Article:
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Riney Foundation gives $7.8 million to Winship for multiple myeloma research

Paula and Rodger Riney (Photo: Paula and Rodger Riney Foundation)

The Paula and Rodger Riney Foundation announced a gift of $7.8 million to Winship Cancer Institute of Emory University (Winship) to fund the Riney Family Multiple Myeloma Research Program Fund. The two-year project will support fast-tracked research projects at Winship in multiple myeloma, a blood cancer caused by malignant plasma cells that accumulate in the bone marrow.

Rodger Riney, founder of the brokerage firm Scottrade Financial Services, was diagnosed with multiple myeloma in 2015. Rodger and his wife Paula Riney have made substantial gifts to the Washington University School of Medicine in St. Louis and to Dana-Farber Cancer Institute in Boston to accelerate research into multiple myeloma and improve outcomes for patients.

"Paula and I believe the best opportunity to cure multiple myeloma is to fund important research and researchers at multiple institutions, like Dr. Sagar Lonial at Winship. In addition, we have a commitment to generate cross-institutional research with the expectation that the collaborations will accelerate our collective goal of improving outcomes for patients with multiple myeloma," commented Rodger Riney. "Dr. Lonial and Winship have the same goal and importantly, that spirit of collaboration." Sagar Lonial, MD, Winship chief medical officer, chair of the Emory Department of Hematology and Medical Oncology, and the Anne and Bernard Gray Family Chair in Cancer, is an internationally recognized multiple myeloma expert.

"It is extraordinary to see this kind of personal commitment to advancing cancer research. We are deeply grateful to the Riney family for their generous support and I'm confident their gift will both enable and inspire our researchers to produce discoveries leading to more effective care," says Jonathan S. Lewin, MD, president, CEO and chairman of the board of Emory Healthcare, and Executive Vice President for Health Affairs, Emory University.

Multiple myeloma is not considered curable, but outcomes for myeloma patients over the past decade have improved significantly, offering hope for patients at all stages of their treatment. New drugs and treatment approaches have converted a disease with limited long term survival 20 years ago, to one that has more of a chronic illness model for many patients. Thanks to the robust myeloma team of researchers and physicians developed with Lonial's leadership, Winship has played a key role in the development, testing, and approval of all of these new treatments, including several recently approved immunotherapy drugs.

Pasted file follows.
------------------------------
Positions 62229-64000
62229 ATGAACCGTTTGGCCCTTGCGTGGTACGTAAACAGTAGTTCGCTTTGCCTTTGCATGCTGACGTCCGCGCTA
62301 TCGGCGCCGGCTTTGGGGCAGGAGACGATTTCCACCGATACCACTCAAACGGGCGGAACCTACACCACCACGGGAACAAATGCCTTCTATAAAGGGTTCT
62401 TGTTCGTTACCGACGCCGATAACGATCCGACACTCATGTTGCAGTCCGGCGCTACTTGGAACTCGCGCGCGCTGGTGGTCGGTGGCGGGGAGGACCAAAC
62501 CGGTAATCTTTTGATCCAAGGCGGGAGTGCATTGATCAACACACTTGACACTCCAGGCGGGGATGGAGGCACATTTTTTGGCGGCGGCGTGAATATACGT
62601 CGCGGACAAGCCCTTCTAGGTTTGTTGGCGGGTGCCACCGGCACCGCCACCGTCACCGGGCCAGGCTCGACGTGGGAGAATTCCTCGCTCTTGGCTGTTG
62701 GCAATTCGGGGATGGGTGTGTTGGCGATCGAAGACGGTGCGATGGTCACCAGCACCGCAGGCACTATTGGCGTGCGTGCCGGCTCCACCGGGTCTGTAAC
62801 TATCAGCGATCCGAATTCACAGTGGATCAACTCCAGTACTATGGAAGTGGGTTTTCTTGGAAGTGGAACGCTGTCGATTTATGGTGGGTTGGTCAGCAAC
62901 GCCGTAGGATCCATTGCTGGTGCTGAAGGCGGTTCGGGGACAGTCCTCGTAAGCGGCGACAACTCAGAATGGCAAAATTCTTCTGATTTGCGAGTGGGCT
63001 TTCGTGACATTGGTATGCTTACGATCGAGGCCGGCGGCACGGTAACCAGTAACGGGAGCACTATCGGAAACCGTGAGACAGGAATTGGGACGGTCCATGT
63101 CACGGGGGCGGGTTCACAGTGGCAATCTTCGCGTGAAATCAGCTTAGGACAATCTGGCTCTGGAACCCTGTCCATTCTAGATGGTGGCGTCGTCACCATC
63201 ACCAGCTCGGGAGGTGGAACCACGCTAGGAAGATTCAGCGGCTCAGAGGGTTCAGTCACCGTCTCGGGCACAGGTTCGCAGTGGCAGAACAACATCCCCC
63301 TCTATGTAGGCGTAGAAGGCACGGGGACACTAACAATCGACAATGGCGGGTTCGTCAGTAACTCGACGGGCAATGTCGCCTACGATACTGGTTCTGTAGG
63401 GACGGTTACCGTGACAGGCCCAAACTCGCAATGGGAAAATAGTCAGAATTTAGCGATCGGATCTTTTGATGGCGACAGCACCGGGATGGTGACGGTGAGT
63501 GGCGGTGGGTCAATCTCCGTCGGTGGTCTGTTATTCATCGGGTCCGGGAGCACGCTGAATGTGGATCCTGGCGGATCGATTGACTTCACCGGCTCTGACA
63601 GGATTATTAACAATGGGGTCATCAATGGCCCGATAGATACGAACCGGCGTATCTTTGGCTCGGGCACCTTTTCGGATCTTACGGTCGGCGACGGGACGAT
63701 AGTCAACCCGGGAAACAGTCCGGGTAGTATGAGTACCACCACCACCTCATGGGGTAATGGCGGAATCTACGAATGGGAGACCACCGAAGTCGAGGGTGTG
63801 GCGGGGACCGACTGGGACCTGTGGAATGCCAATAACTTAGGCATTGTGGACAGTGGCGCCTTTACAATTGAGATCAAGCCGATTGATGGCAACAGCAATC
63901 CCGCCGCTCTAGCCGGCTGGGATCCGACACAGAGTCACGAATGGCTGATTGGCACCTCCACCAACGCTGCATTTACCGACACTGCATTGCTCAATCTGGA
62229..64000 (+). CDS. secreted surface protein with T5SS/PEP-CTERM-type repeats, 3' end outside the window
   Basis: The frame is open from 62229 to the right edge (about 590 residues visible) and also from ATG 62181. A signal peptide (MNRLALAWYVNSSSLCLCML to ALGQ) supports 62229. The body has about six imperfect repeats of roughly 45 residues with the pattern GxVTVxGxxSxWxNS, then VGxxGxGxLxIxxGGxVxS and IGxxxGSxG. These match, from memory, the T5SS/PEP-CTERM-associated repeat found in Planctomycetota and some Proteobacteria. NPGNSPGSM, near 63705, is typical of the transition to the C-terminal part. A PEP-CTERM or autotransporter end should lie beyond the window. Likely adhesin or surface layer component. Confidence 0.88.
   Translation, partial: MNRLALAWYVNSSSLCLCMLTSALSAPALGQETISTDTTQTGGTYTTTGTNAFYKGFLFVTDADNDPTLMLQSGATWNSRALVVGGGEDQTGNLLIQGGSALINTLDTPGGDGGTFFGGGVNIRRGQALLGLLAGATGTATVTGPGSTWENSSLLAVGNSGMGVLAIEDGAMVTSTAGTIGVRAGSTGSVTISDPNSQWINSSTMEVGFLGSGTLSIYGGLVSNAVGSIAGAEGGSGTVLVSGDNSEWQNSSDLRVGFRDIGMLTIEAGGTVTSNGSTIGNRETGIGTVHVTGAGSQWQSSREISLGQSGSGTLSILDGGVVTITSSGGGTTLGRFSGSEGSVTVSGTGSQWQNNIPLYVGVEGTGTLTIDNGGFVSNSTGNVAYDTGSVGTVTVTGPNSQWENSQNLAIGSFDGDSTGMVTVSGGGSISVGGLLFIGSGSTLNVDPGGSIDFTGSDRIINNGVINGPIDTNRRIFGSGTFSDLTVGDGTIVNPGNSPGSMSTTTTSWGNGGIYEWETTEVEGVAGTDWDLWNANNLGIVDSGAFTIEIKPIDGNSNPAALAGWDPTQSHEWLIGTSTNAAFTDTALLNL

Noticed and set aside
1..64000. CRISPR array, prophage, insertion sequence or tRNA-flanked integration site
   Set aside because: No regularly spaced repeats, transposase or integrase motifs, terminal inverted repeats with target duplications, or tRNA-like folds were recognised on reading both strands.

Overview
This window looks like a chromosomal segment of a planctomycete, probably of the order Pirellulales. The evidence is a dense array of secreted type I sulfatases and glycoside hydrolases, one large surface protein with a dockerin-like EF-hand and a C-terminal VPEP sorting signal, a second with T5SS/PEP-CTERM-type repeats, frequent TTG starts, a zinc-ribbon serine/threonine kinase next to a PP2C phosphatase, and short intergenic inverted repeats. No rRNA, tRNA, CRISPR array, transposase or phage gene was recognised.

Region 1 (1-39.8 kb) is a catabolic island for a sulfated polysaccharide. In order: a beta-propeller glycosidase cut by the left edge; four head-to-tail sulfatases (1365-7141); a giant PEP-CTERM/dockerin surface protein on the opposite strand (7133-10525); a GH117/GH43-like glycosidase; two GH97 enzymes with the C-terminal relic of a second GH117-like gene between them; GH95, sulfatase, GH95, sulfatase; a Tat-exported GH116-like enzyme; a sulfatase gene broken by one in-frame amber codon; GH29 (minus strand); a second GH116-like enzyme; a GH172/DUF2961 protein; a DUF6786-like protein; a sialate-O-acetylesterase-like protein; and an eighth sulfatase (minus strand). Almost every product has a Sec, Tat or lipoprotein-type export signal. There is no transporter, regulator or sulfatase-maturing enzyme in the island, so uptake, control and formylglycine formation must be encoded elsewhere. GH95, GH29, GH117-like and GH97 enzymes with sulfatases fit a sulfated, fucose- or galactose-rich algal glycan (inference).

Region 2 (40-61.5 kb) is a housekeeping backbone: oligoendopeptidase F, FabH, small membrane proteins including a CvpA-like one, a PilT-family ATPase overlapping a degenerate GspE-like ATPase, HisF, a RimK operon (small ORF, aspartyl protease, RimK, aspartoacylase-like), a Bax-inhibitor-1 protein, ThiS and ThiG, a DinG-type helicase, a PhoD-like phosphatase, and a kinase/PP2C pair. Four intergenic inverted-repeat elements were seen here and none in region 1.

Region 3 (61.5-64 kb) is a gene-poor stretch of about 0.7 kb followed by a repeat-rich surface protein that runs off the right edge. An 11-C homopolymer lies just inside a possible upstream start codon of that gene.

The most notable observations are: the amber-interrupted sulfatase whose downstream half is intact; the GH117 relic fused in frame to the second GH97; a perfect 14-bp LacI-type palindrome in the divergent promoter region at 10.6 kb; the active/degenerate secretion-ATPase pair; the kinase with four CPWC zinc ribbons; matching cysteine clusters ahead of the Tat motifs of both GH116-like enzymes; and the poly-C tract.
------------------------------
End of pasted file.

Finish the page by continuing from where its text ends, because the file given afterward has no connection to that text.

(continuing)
"Our outstanding Winship team will immediately deploy this generous gift to accelerate new strategies and innovative approaches in multiple myeloma. We expect that this work will lead to new treatments, more durable responses, and better patient outcomes," says Walter J. Curran, Jr., MD, Winship executive director, the Lawrence W. Davis Chair in Radiation Oncology and the Georgia Research Alliance Eminent Scholar and Chair in Cancer Research.

For the two-year funding period, Lonial and the Winship myeloma team have proposed projects drawing on their demonstrated strengths in fundamental research in the underlying biology of multiple myeloma, translational research in the development of new treatments, and clinical research in understanding response rates and drug resistance, among other areas.

"I cannot tell you how excited and appreciative we are for this opportunity. We have and will continue to strive to improve outcomes and cure myeloma, as part of a larger community of researchers," said Lonial. "This gift is a transformative step forward for our program, and I am confident will pay out dividends for myeloma patients and the community. We are grateful for the confidence the foundation has shown in us."

As the National Cancer Institute (NCI)-designated comprehensive cancer center for the State of Georgia, Winship pioneers discoveries in cancer prevention, detection, diagnosis, treatment, and survivorship. The Riney Family Multiple Myeloma Research Program Fund will engage faculty from all four Winship research programs: cancer immunology, cancer prevention and control, cell and molecular biology, and discovery and developmental therapeutics.

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